• MW - Missing Word -- The word "being "  after "woman" is not shown in the English translation. 
  • MW - Missing Word -- The word "the/this" before "satan" is not shown in the English translation. 
  • UW --Untranslated Word -- The word "satan" means "adversary." It is an untranslated Aramaic word adopted into English.
  • WT - Wrong Tense - The verb "has" indicates the past perfect tense, but the tense is something that happens at a specific point in time (past, present, or future).
  • IW - Inserted Word-- The "kept" doesn't exist in the source.
  • MW - Missing Word -- The word "see"  after "for" is not shown in the English translation. "
  • IW - Inserted Word-- The "long" doesn't exist in the source.
  • WF -- Wrong Form -  The "set free" is not an active verb but an infinitive, "to be set free.
  • CW --Confusing Word -- The "this" should be either "here" or "there" in most situations.
  • MW - Missing Word -- The word "the/this" before "day" is not shown in the English translation.
  • IW - Inserted Word-- The "what" doesn't exist in the source.
  • WF -- Wrong Form -  The "set free" is not an active verb but an infinitive, "to be loosened.
  • WF -- Wrong Form -  The "bound" is not an active verb but a noun, "the one bound here."
  • MW - Missing Word -- The word "here"  after "here" is not shown in the English translation. 

EACH WORD of KJV : 

And -- (WW) The Greek word translated as "and" means "but," "yet," "however," and "on the other hand." It joins phrases in an adversarial way. Since it always falls in the second position, translating it as "however" often captures its feeling better.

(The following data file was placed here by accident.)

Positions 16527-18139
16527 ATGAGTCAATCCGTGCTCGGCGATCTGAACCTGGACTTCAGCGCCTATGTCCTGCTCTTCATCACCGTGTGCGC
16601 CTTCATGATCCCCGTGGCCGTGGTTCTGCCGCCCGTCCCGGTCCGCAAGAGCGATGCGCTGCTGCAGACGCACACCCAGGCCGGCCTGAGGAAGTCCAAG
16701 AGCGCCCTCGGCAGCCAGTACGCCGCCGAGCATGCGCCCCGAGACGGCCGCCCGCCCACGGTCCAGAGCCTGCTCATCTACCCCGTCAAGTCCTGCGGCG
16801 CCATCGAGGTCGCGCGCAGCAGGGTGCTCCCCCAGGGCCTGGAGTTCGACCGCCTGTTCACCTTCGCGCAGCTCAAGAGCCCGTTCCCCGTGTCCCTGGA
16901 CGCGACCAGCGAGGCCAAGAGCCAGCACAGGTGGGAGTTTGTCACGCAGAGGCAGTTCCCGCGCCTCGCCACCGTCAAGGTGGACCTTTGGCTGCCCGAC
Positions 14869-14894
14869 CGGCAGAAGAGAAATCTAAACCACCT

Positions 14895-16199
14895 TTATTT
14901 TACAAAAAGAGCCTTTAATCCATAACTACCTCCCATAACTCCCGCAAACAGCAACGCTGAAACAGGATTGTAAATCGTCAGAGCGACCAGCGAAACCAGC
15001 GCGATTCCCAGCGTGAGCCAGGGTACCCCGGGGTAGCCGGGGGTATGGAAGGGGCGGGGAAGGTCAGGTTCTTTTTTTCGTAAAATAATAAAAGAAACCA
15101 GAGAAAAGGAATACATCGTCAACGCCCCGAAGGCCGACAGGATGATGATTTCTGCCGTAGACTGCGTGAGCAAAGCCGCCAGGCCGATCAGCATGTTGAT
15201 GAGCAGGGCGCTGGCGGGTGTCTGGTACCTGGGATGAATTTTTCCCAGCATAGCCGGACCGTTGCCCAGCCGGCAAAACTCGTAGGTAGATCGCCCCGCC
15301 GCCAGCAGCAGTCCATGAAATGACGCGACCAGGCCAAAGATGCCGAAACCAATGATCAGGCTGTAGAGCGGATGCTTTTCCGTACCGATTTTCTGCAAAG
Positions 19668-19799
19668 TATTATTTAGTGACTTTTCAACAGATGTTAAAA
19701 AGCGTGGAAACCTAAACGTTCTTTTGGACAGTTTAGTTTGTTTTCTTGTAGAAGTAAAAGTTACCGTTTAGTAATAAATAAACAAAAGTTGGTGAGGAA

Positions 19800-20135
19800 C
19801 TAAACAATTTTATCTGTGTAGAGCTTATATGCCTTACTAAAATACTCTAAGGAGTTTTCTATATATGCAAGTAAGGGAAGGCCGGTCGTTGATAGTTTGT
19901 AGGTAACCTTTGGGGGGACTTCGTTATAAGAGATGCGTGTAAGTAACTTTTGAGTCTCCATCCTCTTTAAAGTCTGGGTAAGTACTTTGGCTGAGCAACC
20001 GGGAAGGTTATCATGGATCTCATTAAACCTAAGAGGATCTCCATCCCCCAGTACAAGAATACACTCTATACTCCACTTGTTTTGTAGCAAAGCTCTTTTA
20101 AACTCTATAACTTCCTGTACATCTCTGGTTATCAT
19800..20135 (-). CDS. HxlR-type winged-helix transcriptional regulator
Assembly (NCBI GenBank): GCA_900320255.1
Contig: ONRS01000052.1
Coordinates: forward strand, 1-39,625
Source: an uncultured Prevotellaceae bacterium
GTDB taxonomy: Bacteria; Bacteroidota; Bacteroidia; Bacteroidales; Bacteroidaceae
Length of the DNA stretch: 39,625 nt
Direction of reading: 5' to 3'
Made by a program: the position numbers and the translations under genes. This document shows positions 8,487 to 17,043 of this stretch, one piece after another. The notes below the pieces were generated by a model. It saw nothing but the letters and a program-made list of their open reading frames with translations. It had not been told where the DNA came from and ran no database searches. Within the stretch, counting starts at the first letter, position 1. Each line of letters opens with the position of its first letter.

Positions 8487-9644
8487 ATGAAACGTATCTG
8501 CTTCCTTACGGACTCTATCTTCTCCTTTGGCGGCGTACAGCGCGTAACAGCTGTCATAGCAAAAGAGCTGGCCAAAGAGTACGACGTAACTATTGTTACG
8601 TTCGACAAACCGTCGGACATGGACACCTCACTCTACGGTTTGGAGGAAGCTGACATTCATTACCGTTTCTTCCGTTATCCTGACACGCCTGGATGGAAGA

ought -- (CW, WF)  The Greek verb translated as "ought" is a special verb that means "it/he/she needed," and "there was a need." It is not a helping verb like we have in English but an active verb. It is always singular, 3rd person, past tense. Its form is fixed and, when it refers to a verb, that verb's form is an infinitive like we say "he needed to go," but the subject is not separate from the verb.

not -- The Greek word translated as "not" is the Greek negative used to deny objective facts, not opinions. It makes a negative statement of fact. When a negative precedes the verb, it affects the whole clause. When it precedes other words, its force is limited to those words. 

this - The "this" is a pronoun that can mean "this" or "that," "here," or "there" the nearer or the further depending on usage. When the noun already has an article, it meaning is "here." It is often used in the neuter plural without a noun to refer to "these things."

woman, -- (IW) This word is not in the Greek source.

being --The verb "being" here is the common form of "to be" in Greek. It means to have a certain characteristic or remain in a certain condition. It also equates terms or assigns characteristics.  The word also means "to exist" and where it doesn't connect to characteristics or conditions.

a -- There is no indefinite article in Greek, but when a noun doesn't have a definite article, the indefinite article can be added in English translation.

daughter -- The word translated as "daughter" means any female descendant and was used to address female servants and slaves

of -- This word "of"  comes from the possessive form (genitive case) of the following word that requires the addition of a preposition in English.  The most common is the "of" of possession.